By Bernice Han in Singapore
AN opposition candidate detained after Singapore's weekend election was released today but police seized his passport while investigating a criminal complaint filed against him by poll officials.
"I was told I cannot leave the country and they have impounded my passport," James Gomez, who ran unsuccessfully as a candidate of the Workers' Party in Saturday's parliamentary election, said.
The ruling People's Action Party (PAP), which won by a landslide, had accused Gomez of trying to undermine the election's credibility by falsely claiming electoral officials had lost one of the documents supporting his candidacy.
Mr Gomez, who has apologised publicly for the incident, said he was released after about seven hours of questioning after being stopped at Changi Airport, where he was about to board a flight to Sweden.
Mr Gomez, 41, is a British-educated political scientist who works as a policy analyst with the Stockholm-based International Institute for Democracy and Electoral Assistance.
Erik Jennische, secretary general of the Swedish International Liberal Centre, another pro-democracy institute based in Stockholm, criticised his arrest.
"It's just another manoeuvre from the Singapore Government to obstruct the political work of the opposition," he said by telephone. Mr Gomez is an outspoken critic of the PAP, which won 82 of the 84 seats in Parliament, even though more than 33 per cent of all votes cast went to the opposition, up from 25 per cent in 2001.
Analysts said this may be an indication of growing discontent with the party that has governed the city-state for 47 years.
In addition, the two opposition candidates who kept their parliament seats, one of them from the Workers' party, both increased their majorities.
Police said they were investigating Mr Gomez following a complaint from the Elections Department, which oversees polling, but declined to give details.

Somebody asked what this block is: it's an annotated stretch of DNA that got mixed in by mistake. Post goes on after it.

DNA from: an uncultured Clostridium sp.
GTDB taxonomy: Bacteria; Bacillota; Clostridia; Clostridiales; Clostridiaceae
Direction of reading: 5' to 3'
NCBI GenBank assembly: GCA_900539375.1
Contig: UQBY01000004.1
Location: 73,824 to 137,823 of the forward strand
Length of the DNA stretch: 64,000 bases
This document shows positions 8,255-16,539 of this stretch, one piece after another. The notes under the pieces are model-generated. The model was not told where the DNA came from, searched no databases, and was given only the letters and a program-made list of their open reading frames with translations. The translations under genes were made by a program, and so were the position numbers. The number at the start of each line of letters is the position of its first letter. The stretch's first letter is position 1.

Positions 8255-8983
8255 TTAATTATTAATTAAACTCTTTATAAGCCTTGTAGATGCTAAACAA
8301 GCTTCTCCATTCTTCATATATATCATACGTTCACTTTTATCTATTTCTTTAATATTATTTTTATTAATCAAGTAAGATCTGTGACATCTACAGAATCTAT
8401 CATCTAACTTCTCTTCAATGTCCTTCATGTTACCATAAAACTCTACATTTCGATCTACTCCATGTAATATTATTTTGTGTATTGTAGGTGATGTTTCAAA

"It is inappropriate to comment as police investigations are ongoing," a police spokesman said today.
Mr Gomez said he was being accused of "criminal intimidation" following an incident at the department that became a heated campaign issue.
The controversy began after Mr Gomez claimed the department, an agency under the office of the prime minister, had misplaced a document required for his candidacy. He apologised after a security video proved him wrong, and admitted he forgot to file the document.
The ruling party accused Mr Gomez of staging the incident to undermine the integrity of the election. And the PAP's founder, former prime minister Lee Kuan Yew, called Mr Gomez a liar.
"I still affirm that any man whom I call a liar, dishonest and dares not sue me, is a liar and dishonest," the 82-year-old former leader said in comments broadcast by local media today. "I'm prepared to repeat this and be sued."
The elder Mr Lee remains a powerful figure in Singapore politics despite stepping down as prime minister in 1990 to make way for Goh Chok Tong, who in turn gave up the job in August 2004 in favour of the younger Mr Lee.
Chee Soon Juan of the Singapore Democratic Party, who has also run into trouble with the law, said the investigation was "yet another sign of the insecurity of the ruling regime".
He said the case against Mr Gomez was "aimed at instilling fear in the populace" and warning the people against joining and supporting the opposition.
- Agence France Presse via Singapore Window.